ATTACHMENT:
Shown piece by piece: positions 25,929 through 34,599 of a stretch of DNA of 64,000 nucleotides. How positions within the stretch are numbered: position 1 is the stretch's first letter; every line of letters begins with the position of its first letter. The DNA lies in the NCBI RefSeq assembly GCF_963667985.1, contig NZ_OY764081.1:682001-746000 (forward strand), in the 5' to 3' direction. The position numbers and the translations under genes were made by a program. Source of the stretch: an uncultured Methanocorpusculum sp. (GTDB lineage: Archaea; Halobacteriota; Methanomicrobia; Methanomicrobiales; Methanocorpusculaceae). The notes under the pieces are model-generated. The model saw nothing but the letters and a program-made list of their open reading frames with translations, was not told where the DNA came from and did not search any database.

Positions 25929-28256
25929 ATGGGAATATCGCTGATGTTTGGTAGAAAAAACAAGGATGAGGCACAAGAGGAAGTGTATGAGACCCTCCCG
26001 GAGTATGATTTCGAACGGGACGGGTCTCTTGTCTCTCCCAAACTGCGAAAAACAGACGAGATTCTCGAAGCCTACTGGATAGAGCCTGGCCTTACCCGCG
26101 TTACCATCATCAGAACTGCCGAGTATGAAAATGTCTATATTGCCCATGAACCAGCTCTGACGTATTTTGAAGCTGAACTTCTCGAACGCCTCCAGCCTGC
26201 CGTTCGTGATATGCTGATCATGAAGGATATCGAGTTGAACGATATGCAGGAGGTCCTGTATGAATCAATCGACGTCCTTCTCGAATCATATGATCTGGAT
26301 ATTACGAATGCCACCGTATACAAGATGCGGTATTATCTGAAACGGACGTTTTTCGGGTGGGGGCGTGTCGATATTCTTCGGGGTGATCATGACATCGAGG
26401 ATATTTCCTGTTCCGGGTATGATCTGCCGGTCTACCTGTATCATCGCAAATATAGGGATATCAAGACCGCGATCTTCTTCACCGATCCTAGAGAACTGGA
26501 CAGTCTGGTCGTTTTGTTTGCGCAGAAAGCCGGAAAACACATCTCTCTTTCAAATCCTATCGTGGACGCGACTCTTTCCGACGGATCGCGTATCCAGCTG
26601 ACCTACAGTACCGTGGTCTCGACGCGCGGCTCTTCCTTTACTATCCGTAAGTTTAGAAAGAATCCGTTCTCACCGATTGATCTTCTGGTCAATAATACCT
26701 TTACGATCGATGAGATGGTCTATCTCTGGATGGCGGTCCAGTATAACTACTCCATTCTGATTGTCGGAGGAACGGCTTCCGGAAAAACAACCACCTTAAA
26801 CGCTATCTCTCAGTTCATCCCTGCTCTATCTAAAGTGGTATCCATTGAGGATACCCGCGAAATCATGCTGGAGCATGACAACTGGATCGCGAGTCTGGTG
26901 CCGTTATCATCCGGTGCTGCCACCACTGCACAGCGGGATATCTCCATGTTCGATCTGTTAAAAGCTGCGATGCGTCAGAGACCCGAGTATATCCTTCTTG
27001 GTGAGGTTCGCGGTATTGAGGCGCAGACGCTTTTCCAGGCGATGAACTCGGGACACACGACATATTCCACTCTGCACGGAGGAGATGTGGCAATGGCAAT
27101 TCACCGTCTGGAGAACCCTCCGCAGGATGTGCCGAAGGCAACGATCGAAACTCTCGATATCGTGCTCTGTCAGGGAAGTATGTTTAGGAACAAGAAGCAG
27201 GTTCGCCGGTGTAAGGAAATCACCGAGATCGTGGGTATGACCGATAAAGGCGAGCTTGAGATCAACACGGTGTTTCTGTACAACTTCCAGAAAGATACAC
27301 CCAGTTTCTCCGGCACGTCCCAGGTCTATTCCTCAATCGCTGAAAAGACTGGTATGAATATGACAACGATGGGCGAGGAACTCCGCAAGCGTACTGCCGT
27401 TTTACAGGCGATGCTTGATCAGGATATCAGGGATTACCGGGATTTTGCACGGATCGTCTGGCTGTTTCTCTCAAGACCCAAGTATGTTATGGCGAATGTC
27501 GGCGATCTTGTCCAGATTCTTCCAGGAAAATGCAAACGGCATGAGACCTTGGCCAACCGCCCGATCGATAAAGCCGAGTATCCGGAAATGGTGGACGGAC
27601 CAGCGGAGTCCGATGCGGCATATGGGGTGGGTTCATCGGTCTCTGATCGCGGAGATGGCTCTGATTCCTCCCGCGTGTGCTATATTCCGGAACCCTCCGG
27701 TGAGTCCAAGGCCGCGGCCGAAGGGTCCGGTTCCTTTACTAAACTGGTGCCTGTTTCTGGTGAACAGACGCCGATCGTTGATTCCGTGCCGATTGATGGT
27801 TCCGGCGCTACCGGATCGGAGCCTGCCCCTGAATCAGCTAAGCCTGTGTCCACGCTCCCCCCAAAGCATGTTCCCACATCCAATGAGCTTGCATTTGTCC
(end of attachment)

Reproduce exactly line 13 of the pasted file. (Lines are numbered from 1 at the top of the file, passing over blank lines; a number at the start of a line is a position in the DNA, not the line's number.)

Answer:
26901 CCGTTATCATCCGGTGCTGCCACCACTGCACAGCGGGATATCTCCATGTTCGATCTGTTAAAAGCTGCGATGCGTCAGAGACCCGAGTATATCCTTCTTG